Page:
The quest point shop has choices that each impact your questing differently. Some things will be more important to a certain than others. The choice is also sticky for at least a week, which I think it a bit short, but there is some penalty for switching at least.
You should not be able to get everything. This may be controversial, and it also depends in the context. In case of the invention tech trees, players always end up with all the technologies in the end. This means there is no need for exchange, no way to really develop your character in a specific way. Sure, there is still choice in which technology you get first, but in RuneScape the assumption is that people go for completing everything, so in the end, it doesn't matter that much.
In the quest point shop, you cannot get all the rewards. There aren't enough quest points in the game. This means different bonuses for everybody, which makes things more interesting. I think they could have gone even further with this by increasing the reward price, but that is spoken by a quest cape holder. Given the rate at which new quests are released these days, maybe the current setup is fine.
So, meaningful choices that matter that you can't all just get. That is really the trick for technology trees. That is all nice, but why should we care? For the longest time, it has been my believe that we should move away from the situation where every maxed player is practically identical. RuneScape doesn't have a class system, so everybody is just awesome at everything. This does nothing to encourage group play. While PvM has roles such as tanks, there is nothing besides skill that makes one player better at it than another. By introducing meaningful choices that matter that aren't all obtainable, that could change.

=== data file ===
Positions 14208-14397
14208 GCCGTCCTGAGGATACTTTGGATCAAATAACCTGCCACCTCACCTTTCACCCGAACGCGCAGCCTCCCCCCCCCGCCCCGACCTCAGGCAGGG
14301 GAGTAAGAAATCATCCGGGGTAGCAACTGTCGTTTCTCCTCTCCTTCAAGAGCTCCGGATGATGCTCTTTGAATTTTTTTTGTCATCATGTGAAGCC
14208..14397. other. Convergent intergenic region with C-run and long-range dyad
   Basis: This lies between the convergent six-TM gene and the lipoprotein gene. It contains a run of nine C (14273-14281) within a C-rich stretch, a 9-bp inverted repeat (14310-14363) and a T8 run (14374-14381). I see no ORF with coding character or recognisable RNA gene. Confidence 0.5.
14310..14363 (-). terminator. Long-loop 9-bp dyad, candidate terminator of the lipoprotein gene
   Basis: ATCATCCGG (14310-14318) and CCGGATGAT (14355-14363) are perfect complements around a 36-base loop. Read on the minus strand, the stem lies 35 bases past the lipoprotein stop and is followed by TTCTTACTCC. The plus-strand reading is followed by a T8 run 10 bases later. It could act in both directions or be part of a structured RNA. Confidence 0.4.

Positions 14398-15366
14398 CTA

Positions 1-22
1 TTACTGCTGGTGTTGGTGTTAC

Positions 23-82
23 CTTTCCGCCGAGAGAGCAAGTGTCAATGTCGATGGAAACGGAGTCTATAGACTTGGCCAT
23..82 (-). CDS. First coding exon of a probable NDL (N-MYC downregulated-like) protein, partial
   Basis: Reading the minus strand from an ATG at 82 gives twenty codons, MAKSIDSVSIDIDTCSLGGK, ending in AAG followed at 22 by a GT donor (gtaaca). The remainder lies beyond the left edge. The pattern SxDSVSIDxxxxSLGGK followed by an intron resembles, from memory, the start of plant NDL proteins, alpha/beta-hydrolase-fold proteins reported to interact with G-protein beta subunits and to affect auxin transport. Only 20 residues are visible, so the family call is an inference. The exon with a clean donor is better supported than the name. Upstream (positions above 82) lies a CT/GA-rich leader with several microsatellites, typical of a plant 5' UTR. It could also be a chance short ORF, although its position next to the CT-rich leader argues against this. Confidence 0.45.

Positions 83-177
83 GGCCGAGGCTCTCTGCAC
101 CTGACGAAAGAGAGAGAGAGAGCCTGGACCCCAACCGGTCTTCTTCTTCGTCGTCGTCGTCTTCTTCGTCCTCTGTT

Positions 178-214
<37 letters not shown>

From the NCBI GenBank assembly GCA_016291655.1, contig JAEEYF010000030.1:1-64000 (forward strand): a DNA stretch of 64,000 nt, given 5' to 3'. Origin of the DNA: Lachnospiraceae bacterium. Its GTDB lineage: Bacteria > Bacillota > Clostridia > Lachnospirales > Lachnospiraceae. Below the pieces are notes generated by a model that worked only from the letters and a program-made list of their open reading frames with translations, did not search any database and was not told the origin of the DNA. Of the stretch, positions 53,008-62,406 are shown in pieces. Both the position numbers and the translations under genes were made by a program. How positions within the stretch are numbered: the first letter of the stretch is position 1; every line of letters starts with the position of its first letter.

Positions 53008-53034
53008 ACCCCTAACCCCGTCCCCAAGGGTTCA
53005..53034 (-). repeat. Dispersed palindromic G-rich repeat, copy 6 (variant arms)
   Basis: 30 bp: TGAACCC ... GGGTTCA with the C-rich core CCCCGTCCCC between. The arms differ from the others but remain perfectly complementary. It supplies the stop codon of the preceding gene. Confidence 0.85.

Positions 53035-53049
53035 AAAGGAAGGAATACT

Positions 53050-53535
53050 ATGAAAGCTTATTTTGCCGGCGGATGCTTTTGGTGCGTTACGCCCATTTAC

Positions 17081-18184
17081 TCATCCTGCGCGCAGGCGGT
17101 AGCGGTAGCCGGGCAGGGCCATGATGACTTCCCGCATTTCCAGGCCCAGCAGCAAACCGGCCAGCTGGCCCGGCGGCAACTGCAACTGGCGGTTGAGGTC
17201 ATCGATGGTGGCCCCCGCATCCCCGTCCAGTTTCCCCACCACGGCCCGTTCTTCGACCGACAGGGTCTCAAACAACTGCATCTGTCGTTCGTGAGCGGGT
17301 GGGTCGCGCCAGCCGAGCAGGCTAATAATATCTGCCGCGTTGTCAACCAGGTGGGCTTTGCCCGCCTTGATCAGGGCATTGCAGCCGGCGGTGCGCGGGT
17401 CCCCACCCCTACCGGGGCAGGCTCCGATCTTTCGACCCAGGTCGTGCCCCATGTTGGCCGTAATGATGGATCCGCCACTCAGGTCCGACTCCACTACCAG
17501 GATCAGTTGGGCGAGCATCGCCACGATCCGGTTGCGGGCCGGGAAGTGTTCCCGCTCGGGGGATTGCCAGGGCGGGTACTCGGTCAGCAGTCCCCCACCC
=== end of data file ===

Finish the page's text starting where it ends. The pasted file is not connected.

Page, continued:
Let me give a simple example: magic spells. Imagine that you didn't have access to all spells, but had to pick. Maybe at level 1 you pick between air, water, earth, and fire strike (rebalanced to all do the same damage). The air strike is just a start of a branch in the tree that contains a lot of air-related spells. You could specialise in fire magic and become a true pyromancer, or become a jack of all trades. Earth magic might contain more nature-y magic such as bones to bananas, while water magic could contain the healing spells.
Not only would systems like this allow players to take on different roles in combat, minigames, or even skilling groups, it would also allow players to "role-play" their character in different ways. Is your character wearing massive armour swinging heavy weapons around, or do they rather use light armour so they can dance around with dual wielding weapons? You don't even need a formal class system to allow for many interesting builds to arise.
Sadly, we didn't see this system introduced with EoC, where abilities would have been the perfect start. I deem it unlikely that a system such as this will be introduced on a large scale in the foreseeable future, but at least the quest point shop is there to show that it is possible for players to be differently specialised.